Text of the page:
Could Your Sleeping Position Reduce The Risk of Stillbirth?

Most moms-to-be will tell you that finding a comfortable position to sleep in is a challenge as their body starts to change and grow.  But now a small study performed by New Zealand researchers suggests that expectant moms shouldn’t sleep on their right side as it may have an increased risk of having a stillbirth.

Lead author Tomasina Stacey, a graduate student in the department of obstetrics and gynecology at the University of Auckland suggested that their research showed strong links between the way a woman slept during late pregnancy and the chances of stillbirth.

“The increase in risk [from right-sided sleeping] is small for the individual,” stressed Tomasina, ”However, as many women do not sleep on their left side in late pregnancy, it may have an important impact on a population level.”

“This is a new and potentially exciting hypothesis, but further research is required before all women are advised to sleep on their left side in late pregnancy,” she concluded.

This may be because when a mom-to-be sleeps on the left side there may be improved blood flow to the fetus.

For the research the team spoke to 155 women who had stillbirths at, at least 28 weeks gestation period. They compared the results with 310 pregnant women. These women were asked about their sleeping position in the last month of the pregnancy, last week and the last day. They also asked additional information like snoring, if the women slept at daytime, the sleep hours at night and how many times they got up at night to use the bathroom.

While the researchers couldn’t find any connection between snoring, day time sleeping and stillbirths, they did find a link between the sleeping position and the risk of stillbirth.

They found that women who slept on their back or on the right hand side more frequently during the last month and the last day of pregnancy were two times more likely to have stillbirths than women who slept on their left hand side.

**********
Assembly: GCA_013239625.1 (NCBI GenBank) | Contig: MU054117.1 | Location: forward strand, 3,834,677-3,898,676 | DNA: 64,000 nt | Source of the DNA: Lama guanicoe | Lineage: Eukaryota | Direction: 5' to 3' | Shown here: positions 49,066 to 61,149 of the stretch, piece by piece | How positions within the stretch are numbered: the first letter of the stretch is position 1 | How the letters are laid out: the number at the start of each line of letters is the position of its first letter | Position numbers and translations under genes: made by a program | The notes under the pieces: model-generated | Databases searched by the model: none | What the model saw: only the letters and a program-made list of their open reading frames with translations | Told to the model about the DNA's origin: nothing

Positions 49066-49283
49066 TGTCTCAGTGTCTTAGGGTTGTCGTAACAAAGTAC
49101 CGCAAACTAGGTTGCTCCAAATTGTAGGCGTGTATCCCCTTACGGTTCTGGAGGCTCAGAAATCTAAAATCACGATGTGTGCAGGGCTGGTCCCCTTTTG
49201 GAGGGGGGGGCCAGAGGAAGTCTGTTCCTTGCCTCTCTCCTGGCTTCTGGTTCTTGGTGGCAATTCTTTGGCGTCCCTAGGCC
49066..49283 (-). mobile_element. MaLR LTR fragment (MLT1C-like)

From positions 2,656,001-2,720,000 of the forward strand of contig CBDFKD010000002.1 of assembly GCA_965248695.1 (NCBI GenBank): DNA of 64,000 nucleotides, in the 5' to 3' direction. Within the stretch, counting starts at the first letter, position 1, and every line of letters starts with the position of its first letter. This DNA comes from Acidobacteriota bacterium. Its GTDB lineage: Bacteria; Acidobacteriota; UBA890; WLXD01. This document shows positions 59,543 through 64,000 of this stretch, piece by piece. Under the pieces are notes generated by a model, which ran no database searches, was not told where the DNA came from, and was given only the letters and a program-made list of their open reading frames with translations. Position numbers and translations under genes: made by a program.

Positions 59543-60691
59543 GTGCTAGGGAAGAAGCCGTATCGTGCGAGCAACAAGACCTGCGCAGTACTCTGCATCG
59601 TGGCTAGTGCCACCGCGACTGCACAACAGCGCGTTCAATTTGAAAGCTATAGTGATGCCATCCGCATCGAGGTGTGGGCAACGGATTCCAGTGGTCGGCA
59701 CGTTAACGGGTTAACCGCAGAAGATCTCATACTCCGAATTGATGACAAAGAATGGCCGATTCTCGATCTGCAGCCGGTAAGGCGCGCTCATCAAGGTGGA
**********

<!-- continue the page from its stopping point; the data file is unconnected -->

This theory however does not show that stillbirths will definitely occur as the absolute chance of stillbirth overall remained small. Comparatively, stillbirths occurred in 1.96 per 1,000 cases among women who slept on their left side, against 3.93 per 1,000 cases for those who slept in the other positions.

They also found that women who got up to use the toilet once or less on the last night of their pregnancy were also more likely to have a late stillbirth than women who got up more frequently. Also women who slept more at daytime and who had longer than average sleeping time at night had a connection with late stillbirths.

The study author however was quick to point out that this hypothesis can only hold true with further research.

“An observational study such as this cannot determine cause-and-effect but it has identified an area that urgently requires further exploration,” remarked Stacey.

Lucy Chappell, a clinical senior lecturer in Maternal and Fetal Medicine in the division of women’s health at King’s College London correctly points out that this research is not conclusive.

“This is an interesting finding, but we should be cautious about making a large jump to saying that this is the cause of stillbirth. And we should not rush out to run a large campaign to say pregnant women should sleep on their left side,” she said.

But Chappell also says that there might be truth in the assumption that left side sleeping is beneficial for the baby because of biological reasons.

“We have long believed that blood flow to the baby, womb and placenta may be better when pregnant women are on their left,” she said.

Study co author Ed Mitchell believes the findings are important in curbing the rate of stillbirths.

“If this finding is real and there is a causal relationship between maternal sleep and stillbirths, then the rate of stillbirths might be reduced by a third, which is tremendous given that the rate of stillbirth has hardly changed over the last 20 years,” he said.

If a gesture as simple as checking the sleeping position can help babies, it is a research worth further investigation for the greater benefit of many moms and babies.

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About the author


Atula is a writer, traveler and a nature-lover. She is also mom to a boy who seems to have inherited all her creative genes. When Atula is not busy making up stories with her son, she writes for numerous magazines, websites and blogs. She is also working on her site on endangered species called

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